Psychotherapist, counsellor, psychologist, coach – who’s going to help you


21. HealthyChat12

 

You’re not going to need to know whether to do a search for ‘psychotherapist Aberdeen’, ‘counsellor Aberdeen’ or ‘life coach Aberdeen’ unless you’re in the difficult position of having an emotional or mental health challenge or (less difficult) living in or around the Aberdeenshire area. But how do you know who to search for? What’s the difference to you in engaging a psychotherapist, a psychologist or a psychiatrist – it’s important that you know!

 

There’s no doubt about the fact that the choices involved in successfully navigating 60-100 years of a lifetime have increase. With the increase in choices comes an exponential increase in the complexity of finding a mix that works exactly right for you. Most people – from teenage years to retirement – will at some point find that range of decisions overwhelming, to a point where they require professional help to guide and to simplify.

 

So which professionals know what about what? And who’s going to make the difference to your specific situation right now? Here’s a simple guide:

 

Psychotherapist

This title can usually be inter-changed with therapist or with counsellor. It’s often used to intimate a longer term, or wider range of therapeutic study – however you can’t immediately assume that that makes a psychotherapist a better choice for your support and recovery process. There are different styles of therapeutic conversation offered by psychotherapists, therapists and counsellors and the best way to find out who’s best for you to work with is: read their website, look at their testimonials and, most importantly, talk to the therapist before you decide whether to work with him/her. You’ll get a sense very quickly about whether you have a shared chemistry, and they have the skills, that are going to help you to your chosen outcome. Trust your instinct.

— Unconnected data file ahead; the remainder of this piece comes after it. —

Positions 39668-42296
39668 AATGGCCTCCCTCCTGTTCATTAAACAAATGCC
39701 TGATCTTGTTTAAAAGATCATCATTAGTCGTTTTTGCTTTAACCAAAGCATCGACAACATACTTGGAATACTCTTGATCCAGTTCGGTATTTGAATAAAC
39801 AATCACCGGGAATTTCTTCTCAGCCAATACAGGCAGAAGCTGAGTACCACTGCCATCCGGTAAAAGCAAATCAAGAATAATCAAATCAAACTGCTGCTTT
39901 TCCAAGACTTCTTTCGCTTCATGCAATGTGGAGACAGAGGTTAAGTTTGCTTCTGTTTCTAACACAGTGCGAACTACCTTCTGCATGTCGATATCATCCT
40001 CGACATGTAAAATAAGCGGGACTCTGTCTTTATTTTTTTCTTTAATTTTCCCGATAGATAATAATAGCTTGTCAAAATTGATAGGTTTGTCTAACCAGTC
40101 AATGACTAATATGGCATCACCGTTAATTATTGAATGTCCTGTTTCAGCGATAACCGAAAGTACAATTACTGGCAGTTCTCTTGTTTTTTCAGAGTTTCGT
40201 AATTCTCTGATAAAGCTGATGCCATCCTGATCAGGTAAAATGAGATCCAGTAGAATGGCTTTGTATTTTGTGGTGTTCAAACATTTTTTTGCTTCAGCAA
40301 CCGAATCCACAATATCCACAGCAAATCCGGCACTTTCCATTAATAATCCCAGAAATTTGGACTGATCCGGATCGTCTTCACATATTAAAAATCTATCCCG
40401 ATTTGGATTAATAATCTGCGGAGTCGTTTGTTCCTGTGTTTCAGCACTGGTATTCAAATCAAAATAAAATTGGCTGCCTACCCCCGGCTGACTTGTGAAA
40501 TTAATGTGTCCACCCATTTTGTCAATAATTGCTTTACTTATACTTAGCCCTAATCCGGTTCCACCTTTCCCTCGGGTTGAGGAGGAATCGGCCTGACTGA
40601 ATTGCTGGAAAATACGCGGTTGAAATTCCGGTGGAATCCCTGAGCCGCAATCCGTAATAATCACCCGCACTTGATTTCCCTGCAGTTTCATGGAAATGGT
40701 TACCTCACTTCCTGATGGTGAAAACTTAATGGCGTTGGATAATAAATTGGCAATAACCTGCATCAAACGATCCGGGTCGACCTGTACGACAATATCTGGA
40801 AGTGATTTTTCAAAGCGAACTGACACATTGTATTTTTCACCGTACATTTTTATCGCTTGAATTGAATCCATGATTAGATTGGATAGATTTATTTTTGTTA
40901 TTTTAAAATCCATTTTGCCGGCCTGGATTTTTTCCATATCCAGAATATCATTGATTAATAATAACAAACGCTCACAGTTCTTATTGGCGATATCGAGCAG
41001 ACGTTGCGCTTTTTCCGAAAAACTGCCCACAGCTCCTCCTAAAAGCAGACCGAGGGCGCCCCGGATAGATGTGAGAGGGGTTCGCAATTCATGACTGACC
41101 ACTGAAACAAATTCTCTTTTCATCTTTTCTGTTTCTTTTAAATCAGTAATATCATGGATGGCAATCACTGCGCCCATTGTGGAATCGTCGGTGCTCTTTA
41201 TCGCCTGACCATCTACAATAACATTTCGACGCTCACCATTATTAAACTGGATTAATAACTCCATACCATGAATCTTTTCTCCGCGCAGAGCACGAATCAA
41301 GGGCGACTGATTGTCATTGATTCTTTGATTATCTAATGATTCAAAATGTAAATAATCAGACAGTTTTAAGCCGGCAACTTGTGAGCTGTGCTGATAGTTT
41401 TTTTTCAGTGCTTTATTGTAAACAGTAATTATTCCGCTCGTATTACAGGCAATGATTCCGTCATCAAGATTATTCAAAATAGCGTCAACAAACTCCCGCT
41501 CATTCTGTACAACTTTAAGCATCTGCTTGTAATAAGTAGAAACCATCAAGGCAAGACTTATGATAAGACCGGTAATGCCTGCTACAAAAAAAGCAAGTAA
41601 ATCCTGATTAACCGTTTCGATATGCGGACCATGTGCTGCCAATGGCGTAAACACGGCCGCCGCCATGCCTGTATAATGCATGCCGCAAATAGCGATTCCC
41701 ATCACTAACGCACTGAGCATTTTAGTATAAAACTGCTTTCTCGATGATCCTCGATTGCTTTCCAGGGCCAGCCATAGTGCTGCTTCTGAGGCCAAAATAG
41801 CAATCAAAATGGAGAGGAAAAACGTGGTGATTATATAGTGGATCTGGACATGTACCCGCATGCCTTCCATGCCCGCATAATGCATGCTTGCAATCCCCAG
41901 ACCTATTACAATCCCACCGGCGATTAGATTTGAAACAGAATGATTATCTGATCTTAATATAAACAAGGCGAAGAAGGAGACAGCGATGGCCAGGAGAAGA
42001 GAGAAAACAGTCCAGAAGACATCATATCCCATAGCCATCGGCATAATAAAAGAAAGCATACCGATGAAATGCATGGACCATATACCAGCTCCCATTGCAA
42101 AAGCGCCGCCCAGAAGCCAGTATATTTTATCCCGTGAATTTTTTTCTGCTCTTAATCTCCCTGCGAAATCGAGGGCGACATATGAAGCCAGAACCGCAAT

As a general rule you could search for a psychotherapist to help with: depression, anxiety, panic attacks, overwhelm, post traumatic stress, an eating disorder, addiction or a phobia

 

Counsellor

See above. Also, it’s important not to assume a counsellor is less skilled than a psychotherapist. Some highly skilled therapists choose to call themselves counsellors because it has a more approachable sound. Some counsellors are extraordinarily skilled, intuitive and experienced. Again, contact the professional who’s site or profile reads well to you and have a first conversation about the outcomes you’d like to see from working with them.

 

Search for a counsellor to equip you with: strong relationships, successful marriage, quality parenting, healthy divorce, career change, wholesome bereavement and balanced retirement

 

Life Coach

There are again huge crossovers in the skills a life coach is equipped with when compared to therapists. The angle from a coach is often said to me more future and solutions focussed than with therapy which has a present and issues slant. However, a modern, up-to-date therapy, like Human Givens Psychotherapy, is as fast, effective and uplifting a conversation as you’ll get with most good life coaches.

 

Search for a life coach to: show up in a bigger way at work and in relationships, address limiting beliefs around your skills and abilities, add meaning to ambition.

 

Psychologist